When writing data workflows to be horizontally scaleable it is important to make scripts idempotent. Idempotency means that a script can be run multiple times without side effects or dependencies. When you run the same script with the same input you should always get the same result. If a function changes the input, relies on a stateful variable then it is not idempotent.
The assumption allows code to be executed inside a stateless distributed workflow executor like Apache Airlfow or Luigi. Inside these environments the same code is executed across multiple machines in parallel with different input.
Idempotency also makes DevOps easier beacuse your team members know they can safely run any workflow without having to know what it does. This abstraction lets other engineers know that a worfklow can be rerun and it will not impact other workflows. The dependencies should encapsulated in the relationships between the tasks in the directed acyclic graph (DAG) itself.
Here are some common patterns useful for working with data pipelines and distributed systems in an idempotent way. The overall theme is that scripts need to be idempotent because they will fail, and backfilling data requires running multiple instances at the same to avoid things taking too long.
Loading Files into the Database
One common operation done in scripting is to load a file into the database. When loading the file it has to be temporarily stored inside the computer’s memory or storage inside a buffer. It’s important to use buffers in an idempotent way. It also means the script does not produce side effects, like mutating its input or locking a globally used file.
One common gotcha is to use a hardcoded file path as a buffer. This will result in issues if multiple processes try reading or writing to the same file at once.
Below is an example, this script downloads a file from s3 to a file named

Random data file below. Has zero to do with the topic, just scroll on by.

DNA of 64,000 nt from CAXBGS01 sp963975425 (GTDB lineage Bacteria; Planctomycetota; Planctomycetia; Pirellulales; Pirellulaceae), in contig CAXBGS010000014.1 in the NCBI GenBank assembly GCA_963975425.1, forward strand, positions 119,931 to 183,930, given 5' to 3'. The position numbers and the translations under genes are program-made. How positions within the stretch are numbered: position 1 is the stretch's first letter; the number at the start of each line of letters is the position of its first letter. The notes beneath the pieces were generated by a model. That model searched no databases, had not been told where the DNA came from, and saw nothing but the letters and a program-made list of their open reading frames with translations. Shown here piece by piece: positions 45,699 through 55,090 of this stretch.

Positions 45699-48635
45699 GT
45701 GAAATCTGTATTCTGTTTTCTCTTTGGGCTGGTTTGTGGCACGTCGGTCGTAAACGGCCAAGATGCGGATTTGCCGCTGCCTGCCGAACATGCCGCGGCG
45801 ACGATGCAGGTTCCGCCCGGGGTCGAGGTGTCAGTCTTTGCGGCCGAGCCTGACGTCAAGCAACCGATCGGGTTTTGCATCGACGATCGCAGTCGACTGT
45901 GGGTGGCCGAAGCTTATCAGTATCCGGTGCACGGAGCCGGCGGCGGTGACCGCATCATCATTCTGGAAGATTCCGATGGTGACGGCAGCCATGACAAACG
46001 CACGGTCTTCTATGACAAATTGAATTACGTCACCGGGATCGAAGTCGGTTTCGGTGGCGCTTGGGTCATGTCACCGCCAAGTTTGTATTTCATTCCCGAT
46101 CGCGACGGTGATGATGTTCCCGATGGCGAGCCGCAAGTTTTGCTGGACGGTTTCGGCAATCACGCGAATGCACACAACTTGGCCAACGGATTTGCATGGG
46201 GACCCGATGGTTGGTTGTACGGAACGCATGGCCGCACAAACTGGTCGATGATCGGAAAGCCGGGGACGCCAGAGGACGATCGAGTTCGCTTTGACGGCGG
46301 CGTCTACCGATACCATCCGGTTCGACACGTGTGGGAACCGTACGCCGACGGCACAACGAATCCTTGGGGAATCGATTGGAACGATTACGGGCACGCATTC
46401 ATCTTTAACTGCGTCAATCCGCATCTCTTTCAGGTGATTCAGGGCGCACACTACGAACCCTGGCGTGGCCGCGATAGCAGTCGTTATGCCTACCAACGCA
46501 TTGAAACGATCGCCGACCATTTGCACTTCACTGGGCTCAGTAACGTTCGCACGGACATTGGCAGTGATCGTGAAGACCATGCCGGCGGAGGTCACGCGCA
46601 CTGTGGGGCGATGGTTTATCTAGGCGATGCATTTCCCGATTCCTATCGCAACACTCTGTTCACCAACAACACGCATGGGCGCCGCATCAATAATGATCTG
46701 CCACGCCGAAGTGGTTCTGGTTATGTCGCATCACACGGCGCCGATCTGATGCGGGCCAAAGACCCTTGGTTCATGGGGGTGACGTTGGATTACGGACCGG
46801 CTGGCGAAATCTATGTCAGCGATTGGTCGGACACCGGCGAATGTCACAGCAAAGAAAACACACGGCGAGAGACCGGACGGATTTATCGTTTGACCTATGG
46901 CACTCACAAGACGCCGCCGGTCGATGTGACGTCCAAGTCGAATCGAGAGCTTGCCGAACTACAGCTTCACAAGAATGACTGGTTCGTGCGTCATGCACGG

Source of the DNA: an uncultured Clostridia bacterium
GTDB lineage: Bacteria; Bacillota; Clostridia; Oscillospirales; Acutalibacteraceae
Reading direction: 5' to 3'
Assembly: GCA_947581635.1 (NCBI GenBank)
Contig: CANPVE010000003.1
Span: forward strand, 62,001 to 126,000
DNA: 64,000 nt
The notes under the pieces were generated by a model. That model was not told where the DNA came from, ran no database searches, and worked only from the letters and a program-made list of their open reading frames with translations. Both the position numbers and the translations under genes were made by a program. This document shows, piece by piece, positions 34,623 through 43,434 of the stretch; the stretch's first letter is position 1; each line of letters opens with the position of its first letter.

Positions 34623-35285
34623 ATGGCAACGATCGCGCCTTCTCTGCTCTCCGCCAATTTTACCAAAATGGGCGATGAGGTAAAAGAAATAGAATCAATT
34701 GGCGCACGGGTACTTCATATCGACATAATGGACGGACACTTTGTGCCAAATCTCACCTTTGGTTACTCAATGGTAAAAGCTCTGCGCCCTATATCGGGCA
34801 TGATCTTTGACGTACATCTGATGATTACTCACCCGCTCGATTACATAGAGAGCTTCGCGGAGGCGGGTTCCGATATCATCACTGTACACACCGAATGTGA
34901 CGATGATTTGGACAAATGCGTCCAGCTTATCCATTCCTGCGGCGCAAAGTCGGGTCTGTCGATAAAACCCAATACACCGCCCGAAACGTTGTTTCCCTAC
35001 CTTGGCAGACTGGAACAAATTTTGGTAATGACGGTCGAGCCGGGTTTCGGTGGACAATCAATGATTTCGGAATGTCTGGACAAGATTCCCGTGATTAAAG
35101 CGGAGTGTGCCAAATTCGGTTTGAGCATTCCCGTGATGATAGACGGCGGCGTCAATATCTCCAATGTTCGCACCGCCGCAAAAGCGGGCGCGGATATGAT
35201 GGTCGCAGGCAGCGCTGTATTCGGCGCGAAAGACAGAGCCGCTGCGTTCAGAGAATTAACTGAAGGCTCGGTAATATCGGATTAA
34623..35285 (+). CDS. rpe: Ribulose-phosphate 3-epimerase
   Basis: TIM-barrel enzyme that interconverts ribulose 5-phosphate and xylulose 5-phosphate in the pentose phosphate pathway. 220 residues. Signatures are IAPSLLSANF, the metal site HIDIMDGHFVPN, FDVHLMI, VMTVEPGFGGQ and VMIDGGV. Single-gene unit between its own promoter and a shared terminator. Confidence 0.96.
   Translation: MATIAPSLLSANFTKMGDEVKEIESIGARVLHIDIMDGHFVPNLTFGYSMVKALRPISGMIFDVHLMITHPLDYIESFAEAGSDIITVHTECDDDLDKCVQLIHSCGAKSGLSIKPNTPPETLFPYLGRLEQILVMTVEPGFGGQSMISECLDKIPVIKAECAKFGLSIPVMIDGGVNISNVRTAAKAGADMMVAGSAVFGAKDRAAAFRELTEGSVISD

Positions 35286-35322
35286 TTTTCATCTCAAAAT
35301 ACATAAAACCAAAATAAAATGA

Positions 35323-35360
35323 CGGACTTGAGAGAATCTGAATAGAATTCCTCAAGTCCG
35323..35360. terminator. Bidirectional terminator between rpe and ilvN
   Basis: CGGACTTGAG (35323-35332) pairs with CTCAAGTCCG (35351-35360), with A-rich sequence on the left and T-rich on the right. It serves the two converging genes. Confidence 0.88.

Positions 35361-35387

transaction.csv, then copies that file into the database, and finally deletes it. If two processes try to write to this file at the same time that could result in duplication. Even worse, if one process deletes the file before the other has finished writing, then we could have data loss!
import boto3 import os import psycopg2 # Download file from S3 to be copied into database s3 = boto3.client("s3") s3.download_file("BUCKET_NAME", "OBJECT_NAME", "transaction.csv") conn = psycopg2.connect("host=localhost dbname=postgres user=postgres") cur = conn.cursor() with open("transaction.csv", "r") as f: next(f) # skip headers line cur.copy_from(f, transaction, sep=",") conn.commit() os.remove("transaction.csv")
Instead use a temporary file or an in-memory string or bytes buffer. An in-memory buffer can work if the amount of data is small or the machine has a lot of memory. For the in-memory buffer you can use the builtin
io.StringIO object for storing the unicode string in memory, or
io.Bytes for storing encoded binary data.
Using a temporary file is a more generalizable solution since files can get as large as the file system allows. For very large files this method is impractical and too slow, so you will need to find a way to keep your file size low.
tempfile library allows for the creation of temporary directories and files with globally unique tables, on POSIX systems this works by utilizing the
/tmp directory and grabbing a random string from
tempfile with a context manager will automatically dereference the file to be garbage collected by the OS when you are done.
import boto3 import psycopg2 import tempfile s3 = boto3.client("s3") conn = psycopg2.connect("host=localhost dbname=postgres user=postgres") cur = conn.cursor() s3.download_file("BUCKET_NAME", "OBJECT_NAME", "transaction.csv") with tempfile.NamedTemporaryFile(mode="wb") as f: # or # with io.BytesIO() as f: s3.download_file("BUCKET_NAME", "OBJECT_NAME", f.name) f.seek(0) cur.copy_from(f, transaction, sep=",") conn.commit() os.remove("transaction.csv")